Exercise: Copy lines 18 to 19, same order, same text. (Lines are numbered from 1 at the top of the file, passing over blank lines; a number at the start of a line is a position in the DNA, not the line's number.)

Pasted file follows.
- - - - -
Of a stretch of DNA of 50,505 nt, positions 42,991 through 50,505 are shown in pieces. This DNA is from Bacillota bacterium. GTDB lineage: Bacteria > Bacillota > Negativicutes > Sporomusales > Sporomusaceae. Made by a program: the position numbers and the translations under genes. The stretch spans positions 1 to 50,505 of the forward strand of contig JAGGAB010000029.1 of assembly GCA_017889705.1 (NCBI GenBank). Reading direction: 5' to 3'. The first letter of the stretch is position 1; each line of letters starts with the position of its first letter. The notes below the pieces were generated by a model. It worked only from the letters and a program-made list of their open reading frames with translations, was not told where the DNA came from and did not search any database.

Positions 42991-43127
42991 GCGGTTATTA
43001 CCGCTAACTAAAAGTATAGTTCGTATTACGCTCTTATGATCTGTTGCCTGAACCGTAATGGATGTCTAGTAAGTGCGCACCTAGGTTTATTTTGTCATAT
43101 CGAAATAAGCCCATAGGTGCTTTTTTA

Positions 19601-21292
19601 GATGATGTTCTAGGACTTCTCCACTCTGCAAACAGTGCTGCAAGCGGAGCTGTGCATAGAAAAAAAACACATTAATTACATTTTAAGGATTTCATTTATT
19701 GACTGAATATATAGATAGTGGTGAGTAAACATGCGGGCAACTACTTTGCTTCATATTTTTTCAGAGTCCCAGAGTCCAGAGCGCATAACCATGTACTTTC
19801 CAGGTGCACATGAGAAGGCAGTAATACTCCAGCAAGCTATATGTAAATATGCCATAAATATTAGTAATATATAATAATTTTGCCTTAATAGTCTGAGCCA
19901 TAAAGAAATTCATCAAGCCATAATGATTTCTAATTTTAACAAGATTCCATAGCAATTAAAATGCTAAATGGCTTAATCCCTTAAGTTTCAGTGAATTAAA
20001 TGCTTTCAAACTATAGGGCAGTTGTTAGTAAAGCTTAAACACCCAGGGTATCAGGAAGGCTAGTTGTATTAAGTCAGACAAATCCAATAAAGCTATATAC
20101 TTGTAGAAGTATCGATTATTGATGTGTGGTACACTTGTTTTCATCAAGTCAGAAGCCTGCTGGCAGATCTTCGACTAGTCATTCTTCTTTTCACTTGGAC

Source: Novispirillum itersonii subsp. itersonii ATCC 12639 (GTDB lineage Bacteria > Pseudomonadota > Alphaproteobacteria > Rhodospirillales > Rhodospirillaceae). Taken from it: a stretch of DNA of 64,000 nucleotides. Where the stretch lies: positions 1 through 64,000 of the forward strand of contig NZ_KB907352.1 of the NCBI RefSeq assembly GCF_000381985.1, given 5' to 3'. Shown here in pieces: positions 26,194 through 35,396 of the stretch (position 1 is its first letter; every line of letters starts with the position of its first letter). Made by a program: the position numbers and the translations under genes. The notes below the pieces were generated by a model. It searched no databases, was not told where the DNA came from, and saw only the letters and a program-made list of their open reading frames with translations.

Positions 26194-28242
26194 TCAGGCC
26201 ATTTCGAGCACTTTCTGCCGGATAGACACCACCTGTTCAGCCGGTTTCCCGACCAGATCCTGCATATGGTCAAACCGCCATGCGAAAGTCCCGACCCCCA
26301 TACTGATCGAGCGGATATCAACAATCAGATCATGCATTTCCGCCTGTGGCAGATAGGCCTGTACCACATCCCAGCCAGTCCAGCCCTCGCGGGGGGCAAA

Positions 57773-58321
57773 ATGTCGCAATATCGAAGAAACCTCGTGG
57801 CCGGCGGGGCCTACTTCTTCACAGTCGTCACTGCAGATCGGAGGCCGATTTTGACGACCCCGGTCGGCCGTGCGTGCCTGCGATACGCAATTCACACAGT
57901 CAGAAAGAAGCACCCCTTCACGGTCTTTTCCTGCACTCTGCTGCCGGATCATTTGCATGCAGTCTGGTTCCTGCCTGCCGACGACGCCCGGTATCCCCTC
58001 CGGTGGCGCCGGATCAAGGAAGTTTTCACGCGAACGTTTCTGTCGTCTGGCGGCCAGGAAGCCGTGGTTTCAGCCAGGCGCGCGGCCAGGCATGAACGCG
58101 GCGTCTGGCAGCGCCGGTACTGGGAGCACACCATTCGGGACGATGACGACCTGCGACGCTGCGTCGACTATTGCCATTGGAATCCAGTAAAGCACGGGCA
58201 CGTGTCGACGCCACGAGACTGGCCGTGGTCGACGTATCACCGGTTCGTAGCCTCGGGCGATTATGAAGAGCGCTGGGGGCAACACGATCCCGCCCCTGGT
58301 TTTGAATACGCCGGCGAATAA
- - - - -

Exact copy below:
Positions 57773-58321
57773 ATGTCGCAATATCGAAGAAACCTCGTGG